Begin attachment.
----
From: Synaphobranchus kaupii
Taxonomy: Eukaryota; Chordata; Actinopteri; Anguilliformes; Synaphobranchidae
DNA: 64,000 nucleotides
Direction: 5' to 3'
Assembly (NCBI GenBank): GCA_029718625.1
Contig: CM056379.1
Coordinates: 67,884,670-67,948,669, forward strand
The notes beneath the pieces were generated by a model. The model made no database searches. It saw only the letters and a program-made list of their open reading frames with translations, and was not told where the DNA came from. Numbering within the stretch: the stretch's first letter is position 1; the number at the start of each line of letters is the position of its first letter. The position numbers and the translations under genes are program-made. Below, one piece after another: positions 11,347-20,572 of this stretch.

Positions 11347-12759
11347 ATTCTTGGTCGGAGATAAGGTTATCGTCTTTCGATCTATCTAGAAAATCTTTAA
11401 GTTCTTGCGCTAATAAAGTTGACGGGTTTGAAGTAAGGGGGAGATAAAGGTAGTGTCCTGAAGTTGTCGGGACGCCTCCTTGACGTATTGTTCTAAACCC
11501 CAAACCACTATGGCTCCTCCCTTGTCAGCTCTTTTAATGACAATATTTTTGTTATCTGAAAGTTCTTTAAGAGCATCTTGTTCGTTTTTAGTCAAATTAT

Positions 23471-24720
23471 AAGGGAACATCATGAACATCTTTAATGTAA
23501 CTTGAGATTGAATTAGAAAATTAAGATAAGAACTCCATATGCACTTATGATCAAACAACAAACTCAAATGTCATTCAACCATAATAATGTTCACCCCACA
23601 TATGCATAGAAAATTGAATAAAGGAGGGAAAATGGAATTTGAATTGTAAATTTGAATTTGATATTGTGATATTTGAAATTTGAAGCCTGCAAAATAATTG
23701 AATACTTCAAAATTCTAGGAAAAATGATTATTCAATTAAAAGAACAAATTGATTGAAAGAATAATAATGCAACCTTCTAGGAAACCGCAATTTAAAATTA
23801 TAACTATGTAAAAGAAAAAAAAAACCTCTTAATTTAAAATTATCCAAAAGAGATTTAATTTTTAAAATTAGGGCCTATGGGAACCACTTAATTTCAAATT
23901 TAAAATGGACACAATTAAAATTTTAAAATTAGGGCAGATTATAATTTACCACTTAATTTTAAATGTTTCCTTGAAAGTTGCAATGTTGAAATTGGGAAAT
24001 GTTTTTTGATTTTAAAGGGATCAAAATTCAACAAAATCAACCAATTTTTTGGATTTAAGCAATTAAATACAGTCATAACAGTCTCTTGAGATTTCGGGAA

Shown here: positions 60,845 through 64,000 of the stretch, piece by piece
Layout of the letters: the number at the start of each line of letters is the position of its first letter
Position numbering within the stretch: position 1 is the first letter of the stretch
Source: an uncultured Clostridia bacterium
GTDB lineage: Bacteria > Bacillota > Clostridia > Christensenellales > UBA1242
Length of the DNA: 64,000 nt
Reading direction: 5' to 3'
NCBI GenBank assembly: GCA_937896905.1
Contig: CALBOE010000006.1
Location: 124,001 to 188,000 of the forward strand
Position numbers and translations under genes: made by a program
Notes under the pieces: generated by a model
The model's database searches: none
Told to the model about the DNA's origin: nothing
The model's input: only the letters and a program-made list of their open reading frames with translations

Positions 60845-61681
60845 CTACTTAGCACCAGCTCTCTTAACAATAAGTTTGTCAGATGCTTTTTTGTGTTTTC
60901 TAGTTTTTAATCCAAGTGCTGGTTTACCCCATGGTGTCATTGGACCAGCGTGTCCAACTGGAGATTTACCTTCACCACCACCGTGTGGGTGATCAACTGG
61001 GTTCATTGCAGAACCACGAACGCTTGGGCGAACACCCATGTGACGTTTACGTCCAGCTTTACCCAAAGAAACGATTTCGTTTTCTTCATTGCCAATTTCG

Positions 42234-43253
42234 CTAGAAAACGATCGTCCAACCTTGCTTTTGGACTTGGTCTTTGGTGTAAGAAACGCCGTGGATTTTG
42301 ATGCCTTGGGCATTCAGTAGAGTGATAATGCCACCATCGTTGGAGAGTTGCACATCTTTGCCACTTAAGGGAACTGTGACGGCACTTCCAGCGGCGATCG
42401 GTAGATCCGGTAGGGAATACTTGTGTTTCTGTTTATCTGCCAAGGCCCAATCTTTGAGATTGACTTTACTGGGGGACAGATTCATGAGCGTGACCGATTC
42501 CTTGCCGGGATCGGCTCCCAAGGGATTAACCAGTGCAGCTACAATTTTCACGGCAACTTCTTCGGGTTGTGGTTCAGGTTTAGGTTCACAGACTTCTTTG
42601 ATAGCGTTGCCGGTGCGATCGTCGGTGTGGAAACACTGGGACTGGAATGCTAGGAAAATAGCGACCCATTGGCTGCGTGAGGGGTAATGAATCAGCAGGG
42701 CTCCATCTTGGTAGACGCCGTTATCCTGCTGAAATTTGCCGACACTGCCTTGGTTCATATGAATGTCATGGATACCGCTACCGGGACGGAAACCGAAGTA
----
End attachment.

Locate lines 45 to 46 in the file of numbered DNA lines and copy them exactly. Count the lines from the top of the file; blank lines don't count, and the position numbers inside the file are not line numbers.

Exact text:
42601 ATAGCGTTGCCGGTGCGATCGTCGGTGTGGAAACACTGGGACTGGAATGCTAGGAAAATAGCGACCCATTGGCTGCGTGAGGGGTAATGAATCAGCAGGG
42701 CTCCATCTTGGTAGACGCCGTTATCCTGCTGAAATTTGCCGACACTGCCTTGGTTCATATGAATGTCATGGATACCGCTACCGGGACGGAAACCGAAGTA